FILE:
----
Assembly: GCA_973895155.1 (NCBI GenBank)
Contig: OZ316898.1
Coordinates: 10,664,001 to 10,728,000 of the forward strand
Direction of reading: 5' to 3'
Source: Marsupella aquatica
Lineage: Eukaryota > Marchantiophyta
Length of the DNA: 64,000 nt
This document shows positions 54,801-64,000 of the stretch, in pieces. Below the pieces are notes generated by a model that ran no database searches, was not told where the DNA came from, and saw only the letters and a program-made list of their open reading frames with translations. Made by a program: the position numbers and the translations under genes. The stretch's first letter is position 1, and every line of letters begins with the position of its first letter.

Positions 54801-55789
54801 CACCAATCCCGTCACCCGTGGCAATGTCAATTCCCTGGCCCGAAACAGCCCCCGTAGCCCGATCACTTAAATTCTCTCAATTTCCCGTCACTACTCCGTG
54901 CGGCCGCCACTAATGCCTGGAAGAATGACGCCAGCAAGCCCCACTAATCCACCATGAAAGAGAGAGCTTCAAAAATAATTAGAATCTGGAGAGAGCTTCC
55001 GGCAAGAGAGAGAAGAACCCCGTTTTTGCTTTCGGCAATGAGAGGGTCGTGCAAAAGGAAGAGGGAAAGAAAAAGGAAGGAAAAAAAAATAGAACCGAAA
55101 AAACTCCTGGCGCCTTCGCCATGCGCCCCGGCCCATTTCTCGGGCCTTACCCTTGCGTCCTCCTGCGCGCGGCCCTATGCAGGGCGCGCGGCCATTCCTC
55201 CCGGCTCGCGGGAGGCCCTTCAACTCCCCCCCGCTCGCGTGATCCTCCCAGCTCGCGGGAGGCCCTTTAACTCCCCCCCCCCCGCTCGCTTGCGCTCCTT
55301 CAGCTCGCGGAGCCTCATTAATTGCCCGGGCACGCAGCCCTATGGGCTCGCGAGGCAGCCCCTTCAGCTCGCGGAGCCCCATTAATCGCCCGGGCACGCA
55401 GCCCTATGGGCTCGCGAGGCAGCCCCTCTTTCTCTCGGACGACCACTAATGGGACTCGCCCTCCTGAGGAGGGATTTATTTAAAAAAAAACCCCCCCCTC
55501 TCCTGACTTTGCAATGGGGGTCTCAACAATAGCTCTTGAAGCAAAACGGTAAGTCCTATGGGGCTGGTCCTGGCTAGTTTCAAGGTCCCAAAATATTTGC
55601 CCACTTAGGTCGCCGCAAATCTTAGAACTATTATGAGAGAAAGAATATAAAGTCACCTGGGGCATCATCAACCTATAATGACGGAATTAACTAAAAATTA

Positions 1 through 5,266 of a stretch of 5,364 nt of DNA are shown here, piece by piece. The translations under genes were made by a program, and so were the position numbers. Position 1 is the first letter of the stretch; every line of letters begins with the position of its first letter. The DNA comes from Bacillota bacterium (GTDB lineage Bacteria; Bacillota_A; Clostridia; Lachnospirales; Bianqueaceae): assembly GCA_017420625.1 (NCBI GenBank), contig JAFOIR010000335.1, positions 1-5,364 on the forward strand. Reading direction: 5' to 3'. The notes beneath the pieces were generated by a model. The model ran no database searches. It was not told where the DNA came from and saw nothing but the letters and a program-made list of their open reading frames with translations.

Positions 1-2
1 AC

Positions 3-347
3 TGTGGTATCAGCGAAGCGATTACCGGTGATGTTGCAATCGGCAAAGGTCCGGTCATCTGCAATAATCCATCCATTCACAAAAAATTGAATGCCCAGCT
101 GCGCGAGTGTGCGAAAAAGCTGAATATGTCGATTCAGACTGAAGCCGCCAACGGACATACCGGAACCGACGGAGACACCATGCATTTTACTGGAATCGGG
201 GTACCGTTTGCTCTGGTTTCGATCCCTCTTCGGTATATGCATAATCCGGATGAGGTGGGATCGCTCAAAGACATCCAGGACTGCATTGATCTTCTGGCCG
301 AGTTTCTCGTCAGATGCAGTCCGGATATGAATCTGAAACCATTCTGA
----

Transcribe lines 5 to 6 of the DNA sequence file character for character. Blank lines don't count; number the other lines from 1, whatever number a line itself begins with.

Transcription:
Source: Marsupella aquatica
Lineage: Eukaryota > Marchantiophyta